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Hospitals participating in the Get With The Guidelines-Stroke program provided patients with more evidence-based interventions but highlighted a gap in intervening practices.
Lee H. Schwamm, MD
Hospitals that adopt the American Stroke Association’s Get With the Guidelines-Stroke (GWTG-Stroke) program have shown a modest improvement in stroke care for hospitalized patients with ischemic stroke, according to new research.1
Ultimately, the investigation, which included Lee H. Schwamm, MD, the vice chairman of the Department of Neurology at Massachusetts General Hospital, found that patients who were seen at hospitals participating in the GWTG-Stroke program were more likely to receive 5 of 10 evidence-based interventions that are recommended for patients with ischemic stroke.
Notably, though, the difference between the participating and the non-participating was minimal despite its significance. Patients treated at the participating hospitals received a mean of 5.4 interventions (95% CI, 5.2 to 5.6) compared to 4.8 interventions (95% CI, 4.6 to 5.0; P <.001). In an accompanying editorial, Adam Webb, MD, from the division of neuroscience critical car at Emory University Hospital, noted that “this highlights the overall opportunity for improving the quality of stroke care even in those hospitals that were participating in the GWTG registry.”2
The least squares mean (SE), after adjustment for age, sex, Stroke Belt residence, number of hospital beds (tertile), and the presence of Graduate Medical Education residency training programs, for the number of interventions were 5.3 (0.1) and 4.8 (0.1) respectively, a significant difference (P <.001).
In order to contrast the quality of stroke care among participating and non-participating hospitals for admitted patients, Schwamm and colleagues assessed data from a subgroup of 546 patients with ischemic stroke originally included in the REGARDS study.3 In total, 38% (n = 207) of those patients were treated at an institution that participates in the GTWG-Stroke program, while the remaining were not (n = 339).
These patients were assessed for the incidence of the following 10 interventions, all of which were confirmed by 2 of the authors, Karen C. Albright, PhD, DO, MPH, and J. David Rhodes, MSN:
The findings revealed that those treated at GTW-Stroke institutions were more likely to receive tPA, at a rate of 9.2% (n = 19) compared to 2.4% (n = 8) for a risk ratio of (RR) of 3.74 (95% CI, 1.65 to 8.50); stroke risk education, at a rate of 33.8% (n = 70) compared to 22.8% (n = 77) for a RR of 1.54 (95% CI, 1.16 to 2.05); neurologist evaluation, at a rate of 91.3% (n = 189) compared to 79.1% (n = 268) for a RR of 1.12 (95% CI, 1.05 to 1.20); lipid profile assessment, at a rate of 76.8% (n = 159) compared to 64% (n = 215) for a RR of 1.18 (95% CI, 1.05 to 1.32); as well as a swallowing evaluation, at a rate of 54.6% (n = 113) compared to 41.3% (n = 140) for an RR of 1.25 (95% CI, 1.04 to 1.50).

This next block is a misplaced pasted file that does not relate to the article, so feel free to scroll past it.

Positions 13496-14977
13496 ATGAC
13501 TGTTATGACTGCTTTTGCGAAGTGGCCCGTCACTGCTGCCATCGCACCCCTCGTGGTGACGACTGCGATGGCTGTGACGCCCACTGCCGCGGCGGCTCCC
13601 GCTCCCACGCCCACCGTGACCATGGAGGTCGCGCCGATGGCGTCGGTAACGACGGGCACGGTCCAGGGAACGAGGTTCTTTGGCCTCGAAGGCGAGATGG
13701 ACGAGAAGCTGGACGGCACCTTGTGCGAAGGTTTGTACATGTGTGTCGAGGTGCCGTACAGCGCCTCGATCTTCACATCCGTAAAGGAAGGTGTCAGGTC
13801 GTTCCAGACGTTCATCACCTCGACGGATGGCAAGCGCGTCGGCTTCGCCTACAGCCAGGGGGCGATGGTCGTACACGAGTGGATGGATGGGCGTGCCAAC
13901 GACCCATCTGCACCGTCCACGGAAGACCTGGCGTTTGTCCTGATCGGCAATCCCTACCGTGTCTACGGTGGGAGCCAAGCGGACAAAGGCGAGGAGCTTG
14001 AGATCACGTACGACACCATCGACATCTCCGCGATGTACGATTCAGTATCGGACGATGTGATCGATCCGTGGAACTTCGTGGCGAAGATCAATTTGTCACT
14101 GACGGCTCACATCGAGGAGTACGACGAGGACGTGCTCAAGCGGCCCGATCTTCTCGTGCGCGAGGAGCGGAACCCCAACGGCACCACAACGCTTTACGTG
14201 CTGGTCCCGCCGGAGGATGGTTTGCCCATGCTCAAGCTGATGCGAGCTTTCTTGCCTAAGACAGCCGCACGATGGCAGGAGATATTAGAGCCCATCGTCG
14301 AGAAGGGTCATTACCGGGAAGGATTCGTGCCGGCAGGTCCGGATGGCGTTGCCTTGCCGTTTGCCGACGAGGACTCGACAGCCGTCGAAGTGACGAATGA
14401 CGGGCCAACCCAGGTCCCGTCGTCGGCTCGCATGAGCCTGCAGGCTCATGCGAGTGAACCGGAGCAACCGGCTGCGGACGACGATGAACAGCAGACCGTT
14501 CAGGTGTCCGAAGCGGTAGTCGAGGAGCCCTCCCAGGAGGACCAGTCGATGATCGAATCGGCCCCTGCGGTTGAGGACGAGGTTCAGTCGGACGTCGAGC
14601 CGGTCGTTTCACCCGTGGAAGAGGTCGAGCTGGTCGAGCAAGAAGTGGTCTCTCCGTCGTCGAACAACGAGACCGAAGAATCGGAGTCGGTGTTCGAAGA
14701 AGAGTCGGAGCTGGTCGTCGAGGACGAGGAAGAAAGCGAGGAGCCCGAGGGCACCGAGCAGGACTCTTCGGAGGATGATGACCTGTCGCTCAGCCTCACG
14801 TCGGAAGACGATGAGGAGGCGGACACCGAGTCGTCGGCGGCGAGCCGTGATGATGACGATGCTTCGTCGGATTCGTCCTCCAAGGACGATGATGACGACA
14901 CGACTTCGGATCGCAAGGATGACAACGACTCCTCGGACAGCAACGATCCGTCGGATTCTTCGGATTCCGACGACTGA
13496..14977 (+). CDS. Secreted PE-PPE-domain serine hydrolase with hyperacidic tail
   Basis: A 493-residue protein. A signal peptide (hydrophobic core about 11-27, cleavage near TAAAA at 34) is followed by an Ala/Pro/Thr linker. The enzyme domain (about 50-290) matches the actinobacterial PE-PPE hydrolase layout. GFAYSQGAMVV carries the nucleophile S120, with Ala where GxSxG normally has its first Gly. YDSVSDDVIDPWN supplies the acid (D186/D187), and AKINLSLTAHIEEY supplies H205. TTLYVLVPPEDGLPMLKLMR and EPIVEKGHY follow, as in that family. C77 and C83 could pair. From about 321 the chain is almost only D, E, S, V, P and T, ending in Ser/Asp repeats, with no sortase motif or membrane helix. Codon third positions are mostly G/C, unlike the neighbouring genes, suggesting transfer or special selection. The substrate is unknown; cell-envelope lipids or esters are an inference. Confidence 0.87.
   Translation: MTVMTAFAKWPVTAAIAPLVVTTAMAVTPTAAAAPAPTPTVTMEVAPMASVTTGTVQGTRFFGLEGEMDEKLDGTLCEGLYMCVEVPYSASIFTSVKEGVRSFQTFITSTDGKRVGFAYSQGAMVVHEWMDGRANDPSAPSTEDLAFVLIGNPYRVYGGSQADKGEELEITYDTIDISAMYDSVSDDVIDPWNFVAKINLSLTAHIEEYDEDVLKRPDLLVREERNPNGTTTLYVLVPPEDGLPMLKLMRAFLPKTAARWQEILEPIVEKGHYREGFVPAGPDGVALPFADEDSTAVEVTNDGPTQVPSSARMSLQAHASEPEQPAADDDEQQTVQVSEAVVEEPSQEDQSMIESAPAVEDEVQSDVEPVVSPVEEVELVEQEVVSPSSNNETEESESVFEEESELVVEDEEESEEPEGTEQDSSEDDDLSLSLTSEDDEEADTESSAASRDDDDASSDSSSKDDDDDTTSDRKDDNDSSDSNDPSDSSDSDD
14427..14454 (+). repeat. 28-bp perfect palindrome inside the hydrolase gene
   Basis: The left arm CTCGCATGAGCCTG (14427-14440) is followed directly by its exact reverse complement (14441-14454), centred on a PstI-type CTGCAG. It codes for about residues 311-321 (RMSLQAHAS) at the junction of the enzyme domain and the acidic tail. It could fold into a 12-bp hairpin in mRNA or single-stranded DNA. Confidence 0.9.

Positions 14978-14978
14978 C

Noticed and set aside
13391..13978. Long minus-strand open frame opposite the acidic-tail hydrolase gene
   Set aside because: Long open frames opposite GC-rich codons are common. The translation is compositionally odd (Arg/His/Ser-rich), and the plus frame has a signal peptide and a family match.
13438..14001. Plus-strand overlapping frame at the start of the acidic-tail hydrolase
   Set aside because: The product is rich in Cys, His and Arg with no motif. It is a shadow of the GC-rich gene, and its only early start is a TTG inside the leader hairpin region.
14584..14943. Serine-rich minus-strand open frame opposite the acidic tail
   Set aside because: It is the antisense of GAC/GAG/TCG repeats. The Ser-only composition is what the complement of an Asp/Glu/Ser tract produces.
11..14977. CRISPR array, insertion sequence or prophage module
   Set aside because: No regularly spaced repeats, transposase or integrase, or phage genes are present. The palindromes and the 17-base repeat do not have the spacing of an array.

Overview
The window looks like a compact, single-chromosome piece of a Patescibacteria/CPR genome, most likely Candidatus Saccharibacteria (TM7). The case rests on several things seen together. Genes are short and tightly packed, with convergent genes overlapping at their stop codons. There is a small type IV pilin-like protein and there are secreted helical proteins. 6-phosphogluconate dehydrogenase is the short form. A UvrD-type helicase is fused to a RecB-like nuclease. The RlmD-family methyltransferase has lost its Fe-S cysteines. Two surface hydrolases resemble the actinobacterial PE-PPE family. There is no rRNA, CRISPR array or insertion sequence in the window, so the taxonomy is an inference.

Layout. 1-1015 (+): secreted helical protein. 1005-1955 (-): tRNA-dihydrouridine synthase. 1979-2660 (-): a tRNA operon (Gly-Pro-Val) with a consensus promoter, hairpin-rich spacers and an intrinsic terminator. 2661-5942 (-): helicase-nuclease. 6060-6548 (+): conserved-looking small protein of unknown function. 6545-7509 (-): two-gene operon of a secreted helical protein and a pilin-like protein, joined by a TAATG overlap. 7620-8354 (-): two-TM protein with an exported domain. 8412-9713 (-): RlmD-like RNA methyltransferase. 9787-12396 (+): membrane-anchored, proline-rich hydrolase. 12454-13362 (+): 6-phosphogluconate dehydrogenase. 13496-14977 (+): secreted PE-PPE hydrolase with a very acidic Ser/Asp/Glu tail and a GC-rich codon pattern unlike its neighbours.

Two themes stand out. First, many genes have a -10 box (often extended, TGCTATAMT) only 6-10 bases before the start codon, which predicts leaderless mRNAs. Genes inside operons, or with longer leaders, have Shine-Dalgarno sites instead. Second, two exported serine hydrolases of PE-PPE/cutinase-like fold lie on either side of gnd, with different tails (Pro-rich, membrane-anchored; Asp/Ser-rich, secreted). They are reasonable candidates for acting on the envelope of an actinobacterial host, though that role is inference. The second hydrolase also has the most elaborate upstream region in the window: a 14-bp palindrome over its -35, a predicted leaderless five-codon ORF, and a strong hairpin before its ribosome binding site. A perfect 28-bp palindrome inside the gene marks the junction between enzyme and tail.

Those hospitalized in a GWTG-Stroke institution were also more likely to receive a statin, at a rate of 69.9% (n = 144) compared to 62.2% (n = 211) for a RR of 1.10 (95% CI, 0.97 to 1.24), although it was not statistically significant. When the data were adjusted for the year the stroke occurred—data included was from 2003 to 2015—did not impact the interpretation of the adjusted associations.
With regard to the other interventions, the rates were essentially the same. The receipt of antithrombotic medication within 48 hours occurred at rates of 86% and 87% among participating and non-participating hospitals, respectively. Similarly, the respective rates of receiving an antithrombotic at discharge (92.3% vs 91.5%), weight loss counseling (15.1% vs 17.5%), and rehabilitation assessment (77.8% to 76.1%) were also comparable.
Webb wrote that the GTWG-Stroke program “provides clinical tools, quality improvement resources, professional education, a benchmarking of hospital performance, and the benefits of a qualified data registry,” and that there is “no doubt” that these programs have played an enormous role in the last 2 decades of stroke redefinition.
Schwamm and colleagues noted that “only approximately 50% of patients with stroke are treated at participating GWTG-Stroke hospitals; therefore, a sizable proportion of the patients with stroke in the United States are receiving care and have outcomes that are not as good as that received at GWTG-Stroke participating hospitals.”
However, Webb acknowledged that, despite the increase in participation in GTWG-style programs, that participation could be disproportional for hospitals that are smaller or in rural areas. “The lack of the resources that are needed for medical record abstraction and data management remain barriers. This requires a shift in focus from hospital-level improvement to regional stroke systems of care to ensure that all patients have access to high-quality stroke care,” he wrote.
1. Howard G, Schwamm LH, Donnelly JP, et al. Participation in Get With the Guidelines—Stroke and Its Association With Quality of Care for Stroke. JAMA Neurol. Epub August 6, 2018. doi:10.1001/jamaneurol.2018.2101.
2. Webb A. The Power of Clinical Registries and Quality Improvement Collaboratives: Get With the Guidelines—Stroke. JAMA Neurol. Epub August 06, 2018. doi:10.1001/jamaneurol.2018.1853
3. Howard VJ, Cushman M, Pulley L, et al. The reasons for geographic and racial differences in stroke study: objectives and design. Neuroepidemiology. 2005;25(3):135-143. doi: 10.1159/000086678.